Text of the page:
MCF-10A breast epithelial cells, a subpopulation of which spontaneously acquire the CD44+/CD24- phenotype, were used to identify genes that are differentially expressed in CD44+/CD24- and CD44-/CD24+ cells. Ingenuity pathway analysis was performed to identify signaling networks that linked differentially expressed genes. Two EMT-associated genes elevated in CD44+/CD24- cells, SLUG and Gli-2, were overexpressed in the CD44-/CD24+ subpopulation of MCF-10A cells and MCF-7 cells, which are CD44-/CD24+. Flow cytometry and mammosphere assays were used to assess cell surface markers and stem cell-like properties, respectively.
Two thousand thirty five genes were differentially expressed (p < 0.001, fold change ≥ 2) between the CD44+/CD24- and CD44-/CD24+ subpopulations of MCF-10A. Thirty-two EMT-associated genes including SLUG, Gli-2, ZEB-1, and ZEB-2 were expressed at higher levels in CD44+/CD24- cells. These EMT-associated genes participate in signaling networks comprising TGFβ, NF-κB, and human chorionic gonadotropin. Treatment with tumor necrosis factor (TNF), which induces NF-κB and represses E-cadherin, or overexpression of SLUG in CD44-/CD24+ MCF-10A cells, gave rise to a subpopulation of CD44+/CD24- cells. Overexpression of constitutively active p65 subunit of NF-κB in MCF-10A resulted in a dramatic shift to the CD44+/CD24+ phenotype. SLUG overexpression in MCF-7 cells generated CD44+/CD24+ cells with enhanced mammosphere forming ability. In contrast, Gli-2 failed to alter CD44 and CD24 expression.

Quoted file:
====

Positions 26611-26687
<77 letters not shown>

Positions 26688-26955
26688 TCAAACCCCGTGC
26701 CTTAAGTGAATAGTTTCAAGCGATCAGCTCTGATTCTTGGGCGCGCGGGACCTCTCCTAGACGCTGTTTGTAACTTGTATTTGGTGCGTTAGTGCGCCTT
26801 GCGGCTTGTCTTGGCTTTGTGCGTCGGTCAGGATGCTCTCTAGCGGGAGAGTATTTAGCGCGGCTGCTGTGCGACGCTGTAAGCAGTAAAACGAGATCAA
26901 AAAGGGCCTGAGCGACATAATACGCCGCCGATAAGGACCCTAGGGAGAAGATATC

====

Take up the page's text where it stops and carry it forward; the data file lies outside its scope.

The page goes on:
EMT-mediated generation of CD44+/CD24- or CD44+/CD24+ cells depends on the genes that induce or are associated with EMT. Our studies reveal a role for TNF in altering the phenotype of breast CSC. Additionally, the CD44+/CD24+ phenotype, in the context of SLUG overexpression, can be associated with breast CSC "stemness" behavior based on mammosphere forming ability.